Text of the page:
Supervisor Walker looks to have residential hotel residents not be taxed if their rent is less than $20.00 a day. This a change from the (then) current exemption at $5.00 which is basically unseen in the city.
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Poor Hurt by Hotel Tax, Security Lacks
Supervisor Nancy Walker says it’s unfair to tax low-income San Francisco who live in residential hotels to subsidize the opera and performing arts groups.
She wants hotel taxes waived on rooms renting for up to $20 a day or $65 a week.
For the first 30 days of occupancy, current law exempts only those rooms rented for $5 a day or less, a figure Walker finds totally unrealistic in today’s market.
“I know of no hotel room in the City which meets the current exemption,” Walker said Monday when she introduced her legislation to change the tax law.
She noted that a general assistance welfare recipient, who receives a total of only $288 a month, can pay up to $25 a month, almost 10 percent of his income, in hotel taxes.
Walker said adoption of her measure would put that money “back where it belongs, in the pockets of GA recipients struggling to survive in our City”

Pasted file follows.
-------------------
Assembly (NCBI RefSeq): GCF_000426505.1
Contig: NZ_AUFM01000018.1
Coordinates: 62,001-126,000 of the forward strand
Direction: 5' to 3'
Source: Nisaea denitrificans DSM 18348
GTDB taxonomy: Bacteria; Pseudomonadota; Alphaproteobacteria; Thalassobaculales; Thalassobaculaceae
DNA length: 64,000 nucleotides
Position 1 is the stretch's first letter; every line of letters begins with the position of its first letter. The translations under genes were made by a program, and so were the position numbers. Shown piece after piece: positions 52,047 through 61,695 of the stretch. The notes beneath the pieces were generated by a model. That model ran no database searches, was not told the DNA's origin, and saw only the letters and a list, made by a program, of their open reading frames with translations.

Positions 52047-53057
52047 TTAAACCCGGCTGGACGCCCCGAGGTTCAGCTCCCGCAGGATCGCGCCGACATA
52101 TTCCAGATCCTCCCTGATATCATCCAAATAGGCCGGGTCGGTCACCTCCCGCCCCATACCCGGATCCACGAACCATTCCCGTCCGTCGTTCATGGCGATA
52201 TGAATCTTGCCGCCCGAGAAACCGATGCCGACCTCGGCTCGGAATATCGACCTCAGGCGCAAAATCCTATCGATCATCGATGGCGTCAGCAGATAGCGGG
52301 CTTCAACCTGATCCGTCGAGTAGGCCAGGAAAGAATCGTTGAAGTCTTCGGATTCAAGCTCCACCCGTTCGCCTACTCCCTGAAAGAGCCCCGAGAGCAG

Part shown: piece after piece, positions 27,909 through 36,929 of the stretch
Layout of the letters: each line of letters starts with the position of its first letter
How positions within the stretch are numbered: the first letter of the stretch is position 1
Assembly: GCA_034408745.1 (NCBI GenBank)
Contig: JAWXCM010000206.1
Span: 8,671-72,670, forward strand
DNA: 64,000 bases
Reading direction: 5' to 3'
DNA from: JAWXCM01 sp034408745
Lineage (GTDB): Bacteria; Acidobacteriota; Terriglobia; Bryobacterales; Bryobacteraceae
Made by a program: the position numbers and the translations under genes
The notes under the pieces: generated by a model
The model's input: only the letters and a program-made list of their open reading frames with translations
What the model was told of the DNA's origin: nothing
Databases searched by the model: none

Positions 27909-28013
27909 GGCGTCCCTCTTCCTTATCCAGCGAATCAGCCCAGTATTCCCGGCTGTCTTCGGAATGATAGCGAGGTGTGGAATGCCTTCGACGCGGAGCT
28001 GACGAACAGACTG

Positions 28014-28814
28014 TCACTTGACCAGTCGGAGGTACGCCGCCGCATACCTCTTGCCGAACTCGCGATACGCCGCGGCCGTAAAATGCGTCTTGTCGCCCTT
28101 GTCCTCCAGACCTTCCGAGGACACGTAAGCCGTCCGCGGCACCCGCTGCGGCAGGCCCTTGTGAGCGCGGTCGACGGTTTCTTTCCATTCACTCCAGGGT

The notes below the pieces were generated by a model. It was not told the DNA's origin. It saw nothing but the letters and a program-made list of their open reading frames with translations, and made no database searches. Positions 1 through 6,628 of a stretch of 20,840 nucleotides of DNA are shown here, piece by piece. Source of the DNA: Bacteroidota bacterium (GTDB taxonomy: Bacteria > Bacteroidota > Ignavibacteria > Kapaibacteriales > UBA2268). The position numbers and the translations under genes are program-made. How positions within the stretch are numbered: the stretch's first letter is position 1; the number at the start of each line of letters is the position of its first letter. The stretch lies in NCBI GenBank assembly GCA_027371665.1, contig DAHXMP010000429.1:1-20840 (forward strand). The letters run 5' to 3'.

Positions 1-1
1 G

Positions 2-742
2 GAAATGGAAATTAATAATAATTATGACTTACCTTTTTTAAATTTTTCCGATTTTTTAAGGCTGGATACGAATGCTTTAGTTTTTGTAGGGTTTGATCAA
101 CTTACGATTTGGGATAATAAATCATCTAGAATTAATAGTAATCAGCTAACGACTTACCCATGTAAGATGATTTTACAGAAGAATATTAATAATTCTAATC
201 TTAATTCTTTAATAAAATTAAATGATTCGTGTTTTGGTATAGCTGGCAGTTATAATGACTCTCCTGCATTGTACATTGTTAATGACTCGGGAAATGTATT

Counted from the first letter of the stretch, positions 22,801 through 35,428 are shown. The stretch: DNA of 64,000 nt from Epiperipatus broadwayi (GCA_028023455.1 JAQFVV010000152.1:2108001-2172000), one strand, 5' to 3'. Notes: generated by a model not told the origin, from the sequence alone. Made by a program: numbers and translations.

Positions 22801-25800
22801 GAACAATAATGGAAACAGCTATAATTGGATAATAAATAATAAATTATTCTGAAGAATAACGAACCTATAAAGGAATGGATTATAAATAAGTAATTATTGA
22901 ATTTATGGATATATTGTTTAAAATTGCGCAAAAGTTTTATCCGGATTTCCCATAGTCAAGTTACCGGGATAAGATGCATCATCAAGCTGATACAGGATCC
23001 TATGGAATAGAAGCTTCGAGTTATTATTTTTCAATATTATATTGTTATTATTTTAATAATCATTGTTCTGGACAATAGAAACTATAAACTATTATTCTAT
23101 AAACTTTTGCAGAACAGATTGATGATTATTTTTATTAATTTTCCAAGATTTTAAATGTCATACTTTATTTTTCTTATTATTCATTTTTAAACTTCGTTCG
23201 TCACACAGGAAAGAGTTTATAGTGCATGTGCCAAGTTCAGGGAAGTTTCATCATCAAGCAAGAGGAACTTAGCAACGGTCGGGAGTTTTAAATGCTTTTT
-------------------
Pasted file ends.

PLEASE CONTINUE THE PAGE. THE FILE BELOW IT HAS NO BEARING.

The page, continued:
The Walker proposal was recommended by the Tenderloin Housing Clinic with support from the Golden Gate Hotel Association.
The Tax Collector’s Office reports that eliminating the hotel tax on rooms costing between $5 and $20 a day would not have a significant impact on the $36 million hotel tax fund.
Low-income occupants of public housing projects also received some attention from Supervisor John Molinari Monday.
The board president said that the $200,000 spent on security guards at City Hall would be better invested if it were used to provide security guards at senior citizen housing projects.
Molinari is at odds with Mayor Dianne Feinstein over whether five security guards are needed to staff metal detectors at the public entrances to City Hall.
The mayor insists they are, and points out that knives, guns and heavy objects have been confiscated at the check-points.
Molinari says the $200,000 should be split between senior citizen housing projects, such as Rosa Parks in the Western Addition, and the Hall of Justice where criminal cases are tried.